“We obviously have no control over either the public health officials or the state of Texas,” MLB Commissioner Rob Manfred told ESPN on Thursday. “We worked closely with the Rangers and encouraged them to adopt the additional safeguards like masks, and the Rangers were extremely cooperative in that regard.”
It was an acknowledgment, not an endorsement.
The Rangers are moving ahead with the decision based on a unique confluence of conditions.
They have experience hosting numerous events, albeit at reduced occupancy, since last May that included the World Series and the National Finals Rodeo. They had significant demand for opening day tickets as part of season-ticket packages for their new stadium in 2020, which fans were asked to roll over to 2021 because of the pandemic. They can open the roof and “garage doors” at the ballpark to increase ventilation, and the ventilation system already uses highly rated MERV 13 air filters.
They have already moved nearly 450,000 fans through the stadium for the earlier events, including a crowd of 17,587 for a day of college baseball in February. That amounts to 43.4% of the stadium’s capacity, though it is unclear if that many people were ever in the building at the same time. Tickets were sold for the day, but three games were played over the course of the day.
Rangers officials have prepared.
And they believe this is essentially a one-time event, because ticket sales drop sharply after opening day and usually until school is out in the summer.
The Rangers will add several sections featuring socially distanced pod seating after opening day, which will slightly reduce capacity. While team officials won’t reveal advance ticket sales, they indicated they expected the stadium to be about half full for the games against Toronto that follow on Tuesday and Wednesday.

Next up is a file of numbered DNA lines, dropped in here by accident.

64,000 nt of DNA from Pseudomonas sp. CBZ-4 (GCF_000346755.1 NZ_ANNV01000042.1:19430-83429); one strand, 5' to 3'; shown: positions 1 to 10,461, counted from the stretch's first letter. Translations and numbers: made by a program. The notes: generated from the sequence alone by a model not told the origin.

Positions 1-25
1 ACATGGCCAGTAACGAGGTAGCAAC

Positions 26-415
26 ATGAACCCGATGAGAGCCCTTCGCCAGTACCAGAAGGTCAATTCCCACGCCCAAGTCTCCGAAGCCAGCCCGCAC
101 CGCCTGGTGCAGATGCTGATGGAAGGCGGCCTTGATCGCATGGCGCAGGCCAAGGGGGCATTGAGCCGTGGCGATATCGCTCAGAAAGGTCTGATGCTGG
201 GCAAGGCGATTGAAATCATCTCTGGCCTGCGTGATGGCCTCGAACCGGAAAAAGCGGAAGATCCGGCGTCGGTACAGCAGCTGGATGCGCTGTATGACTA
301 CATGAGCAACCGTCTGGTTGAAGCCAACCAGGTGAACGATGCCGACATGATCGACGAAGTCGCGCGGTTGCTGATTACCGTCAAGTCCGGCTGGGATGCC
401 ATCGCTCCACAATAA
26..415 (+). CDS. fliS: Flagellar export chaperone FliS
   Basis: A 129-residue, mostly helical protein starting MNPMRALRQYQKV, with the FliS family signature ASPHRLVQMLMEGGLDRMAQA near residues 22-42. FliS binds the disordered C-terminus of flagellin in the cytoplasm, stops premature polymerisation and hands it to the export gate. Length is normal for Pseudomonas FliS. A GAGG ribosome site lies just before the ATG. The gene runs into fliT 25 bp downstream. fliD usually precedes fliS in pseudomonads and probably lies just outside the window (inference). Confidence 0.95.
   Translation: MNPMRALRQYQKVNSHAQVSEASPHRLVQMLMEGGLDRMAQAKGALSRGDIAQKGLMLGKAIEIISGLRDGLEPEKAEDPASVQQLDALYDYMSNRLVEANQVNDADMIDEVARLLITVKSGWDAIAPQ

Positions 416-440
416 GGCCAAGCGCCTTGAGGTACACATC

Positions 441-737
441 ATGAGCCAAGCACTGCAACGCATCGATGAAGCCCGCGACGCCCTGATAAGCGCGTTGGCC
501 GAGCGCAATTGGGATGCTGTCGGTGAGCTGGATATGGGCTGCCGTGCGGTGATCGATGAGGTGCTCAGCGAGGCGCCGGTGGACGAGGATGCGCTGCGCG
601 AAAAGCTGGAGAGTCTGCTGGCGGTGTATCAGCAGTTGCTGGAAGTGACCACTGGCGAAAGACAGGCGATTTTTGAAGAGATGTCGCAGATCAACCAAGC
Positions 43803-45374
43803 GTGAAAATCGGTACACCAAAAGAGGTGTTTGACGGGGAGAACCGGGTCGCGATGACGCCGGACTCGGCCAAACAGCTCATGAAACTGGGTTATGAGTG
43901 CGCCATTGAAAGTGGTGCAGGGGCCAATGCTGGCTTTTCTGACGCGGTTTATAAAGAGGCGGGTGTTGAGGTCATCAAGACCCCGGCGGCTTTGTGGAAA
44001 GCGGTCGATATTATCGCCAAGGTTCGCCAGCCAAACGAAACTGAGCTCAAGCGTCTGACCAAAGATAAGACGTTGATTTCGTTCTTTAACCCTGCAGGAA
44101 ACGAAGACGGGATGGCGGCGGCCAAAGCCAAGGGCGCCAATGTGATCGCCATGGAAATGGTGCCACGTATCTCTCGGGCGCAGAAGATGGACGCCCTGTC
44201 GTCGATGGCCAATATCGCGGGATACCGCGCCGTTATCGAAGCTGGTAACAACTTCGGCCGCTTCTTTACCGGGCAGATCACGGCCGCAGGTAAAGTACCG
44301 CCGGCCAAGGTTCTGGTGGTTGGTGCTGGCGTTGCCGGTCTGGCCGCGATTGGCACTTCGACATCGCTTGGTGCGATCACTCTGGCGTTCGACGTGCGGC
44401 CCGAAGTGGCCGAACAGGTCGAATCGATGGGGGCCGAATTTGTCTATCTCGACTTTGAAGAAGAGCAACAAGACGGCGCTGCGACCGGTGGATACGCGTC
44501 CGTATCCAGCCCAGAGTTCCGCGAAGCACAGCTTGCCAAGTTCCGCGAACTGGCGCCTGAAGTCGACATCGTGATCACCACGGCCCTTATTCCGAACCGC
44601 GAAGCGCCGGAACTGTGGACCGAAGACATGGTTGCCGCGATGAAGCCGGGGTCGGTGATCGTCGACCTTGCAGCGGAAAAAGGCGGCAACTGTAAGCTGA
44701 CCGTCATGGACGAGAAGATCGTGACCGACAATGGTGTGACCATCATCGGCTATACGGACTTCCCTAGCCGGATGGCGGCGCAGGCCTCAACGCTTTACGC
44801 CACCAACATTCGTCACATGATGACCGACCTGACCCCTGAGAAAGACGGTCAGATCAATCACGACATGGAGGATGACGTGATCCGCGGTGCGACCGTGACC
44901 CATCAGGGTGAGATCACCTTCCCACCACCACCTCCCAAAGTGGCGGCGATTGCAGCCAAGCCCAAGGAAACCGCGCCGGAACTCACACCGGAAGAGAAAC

For the Rangers, full occupancy allows them to meet a contract with fans that has sat in limbo for more than a year. With demand for the grand opening of the stadium high before 2020, the Rangers sold lots of mini-ticket plans that included the ability to buy tickets for the opener. When the pandemic forced clubs to shut down to fans, the Rangers urged fans to roll their ticket commitments into 2021. Most did, with the promise that the home opener was still included. Matwick stressed that the club was working on an individual basis with customers who are still not comfortable coming to the park.
But there is more to it than that. Baseball, as an industry, claimed losses of more than $2 billion last year. Teams took financial baths, resulting in pay and job cuts. The Rangers largely avoided mass job eliminations, but employees were among the first to take a pay cut. There are finances to recoup.